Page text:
Fiji needs standards written into the building code to address termites, one of the biggest issues in the Western Division, says policy planning consultant Janis Fedorowick.
Speaking at a public consultation on the Review of the National Building Codes in Nadi last week, she said proposed changes to the legislation would ensure Fijians were building termite resistant homes and buildings.
“Currently, there are not many standards within the building codes to cater for this issue,” she said.
“All we have are best practices. “There will be standards put in the building code and they will be based on the Australian building codes and standards.”
Ms Fedorowick said with the proposed changes to the building code, homes would be protected from the invasive insects.
“The strategy with this is we want to build physical barriers as opposed to chemicals because it is a lower harm solution and it is not environmentally harmful.
“What we would look at first is recommending the use of termite resistant building materials to start with and to install termite resistant barriers below and on top of the foundations to help protect the building.”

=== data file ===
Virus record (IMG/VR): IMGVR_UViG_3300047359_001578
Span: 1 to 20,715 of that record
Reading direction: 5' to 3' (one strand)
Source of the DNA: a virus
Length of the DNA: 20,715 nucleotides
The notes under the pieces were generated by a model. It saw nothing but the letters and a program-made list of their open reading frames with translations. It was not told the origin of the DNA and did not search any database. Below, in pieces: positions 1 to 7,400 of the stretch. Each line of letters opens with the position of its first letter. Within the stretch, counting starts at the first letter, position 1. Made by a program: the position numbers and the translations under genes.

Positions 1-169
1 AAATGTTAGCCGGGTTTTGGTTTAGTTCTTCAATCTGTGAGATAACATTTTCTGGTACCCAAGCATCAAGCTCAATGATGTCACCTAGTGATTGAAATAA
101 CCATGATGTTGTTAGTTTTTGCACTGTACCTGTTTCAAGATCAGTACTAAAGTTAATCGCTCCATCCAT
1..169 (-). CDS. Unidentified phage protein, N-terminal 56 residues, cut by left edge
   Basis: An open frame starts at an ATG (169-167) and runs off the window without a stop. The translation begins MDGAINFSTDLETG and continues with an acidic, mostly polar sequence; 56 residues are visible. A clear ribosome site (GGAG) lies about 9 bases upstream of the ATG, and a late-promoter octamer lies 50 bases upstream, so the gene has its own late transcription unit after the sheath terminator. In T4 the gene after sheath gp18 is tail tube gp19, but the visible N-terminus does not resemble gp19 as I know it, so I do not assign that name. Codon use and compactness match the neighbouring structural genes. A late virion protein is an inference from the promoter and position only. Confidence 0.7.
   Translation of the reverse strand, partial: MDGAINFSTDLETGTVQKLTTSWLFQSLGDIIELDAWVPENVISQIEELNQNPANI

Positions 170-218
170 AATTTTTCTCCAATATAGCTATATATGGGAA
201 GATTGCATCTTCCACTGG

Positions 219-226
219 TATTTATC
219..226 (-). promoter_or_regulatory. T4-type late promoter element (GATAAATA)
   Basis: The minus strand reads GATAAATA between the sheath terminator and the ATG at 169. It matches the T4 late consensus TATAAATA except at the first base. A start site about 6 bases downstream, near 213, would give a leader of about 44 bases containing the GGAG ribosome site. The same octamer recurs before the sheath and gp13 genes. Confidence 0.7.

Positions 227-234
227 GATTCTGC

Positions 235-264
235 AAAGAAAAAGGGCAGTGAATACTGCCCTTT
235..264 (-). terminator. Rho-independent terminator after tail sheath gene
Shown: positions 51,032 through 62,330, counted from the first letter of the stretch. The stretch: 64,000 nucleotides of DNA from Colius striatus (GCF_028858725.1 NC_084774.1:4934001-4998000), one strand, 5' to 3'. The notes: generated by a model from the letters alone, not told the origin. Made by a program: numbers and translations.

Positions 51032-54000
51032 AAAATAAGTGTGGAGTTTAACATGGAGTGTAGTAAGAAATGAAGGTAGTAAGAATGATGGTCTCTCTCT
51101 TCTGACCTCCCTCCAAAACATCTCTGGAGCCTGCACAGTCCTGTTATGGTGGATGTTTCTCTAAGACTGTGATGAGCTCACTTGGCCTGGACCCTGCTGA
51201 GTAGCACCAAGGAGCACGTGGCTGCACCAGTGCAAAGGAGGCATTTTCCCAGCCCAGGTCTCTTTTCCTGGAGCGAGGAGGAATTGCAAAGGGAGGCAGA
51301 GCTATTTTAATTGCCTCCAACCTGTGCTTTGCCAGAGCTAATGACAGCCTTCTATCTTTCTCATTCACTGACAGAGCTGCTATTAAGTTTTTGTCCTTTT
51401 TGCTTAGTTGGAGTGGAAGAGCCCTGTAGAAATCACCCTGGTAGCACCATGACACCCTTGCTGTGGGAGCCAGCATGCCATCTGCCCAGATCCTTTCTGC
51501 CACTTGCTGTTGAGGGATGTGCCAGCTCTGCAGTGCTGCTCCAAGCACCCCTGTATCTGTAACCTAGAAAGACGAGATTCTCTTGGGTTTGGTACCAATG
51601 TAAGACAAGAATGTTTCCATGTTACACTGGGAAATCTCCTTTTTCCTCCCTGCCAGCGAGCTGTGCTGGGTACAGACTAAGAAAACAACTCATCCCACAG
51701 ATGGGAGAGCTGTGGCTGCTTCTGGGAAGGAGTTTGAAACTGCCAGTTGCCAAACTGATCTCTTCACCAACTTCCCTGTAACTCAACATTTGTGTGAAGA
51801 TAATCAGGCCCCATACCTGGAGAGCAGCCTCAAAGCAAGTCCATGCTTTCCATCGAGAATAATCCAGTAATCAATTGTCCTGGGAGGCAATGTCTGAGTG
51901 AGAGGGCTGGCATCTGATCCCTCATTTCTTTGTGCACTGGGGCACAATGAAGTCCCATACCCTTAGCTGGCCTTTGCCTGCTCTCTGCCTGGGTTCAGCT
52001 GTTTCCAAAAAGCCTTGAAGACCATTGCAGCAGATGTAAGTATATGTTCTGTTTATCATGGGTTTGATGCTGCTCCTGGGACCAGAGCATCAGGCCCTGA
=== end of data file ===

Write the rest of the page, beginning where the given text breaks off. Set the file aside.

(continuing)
She said this would also require building materials that were resistant to termites being made available in the market.
“This would require people to consider what the resistant materials are.
“We know that we can rely on concrete and steel and other metals and stones so we would recommend that these be the primary building materials for the structural components at the ground level.
“We have had some recent information about fibre cement wood which was previously considered to be termite resistant but that no longer is the case and that is something that is being investigated by the Fiji Institute of Engineers.
“So we will not necessarily say that it is termite resistant at this point because that is being questioned but this is something to be aware of and to be on top of for the next six months or year before recommendations come from the Fiji Institute of Engineers.”
She said that chemical treatment was part of the current building code but it was the least environmentally friendly option.
The Fiji Times – REPEKA NASIKO – 22 May, 2023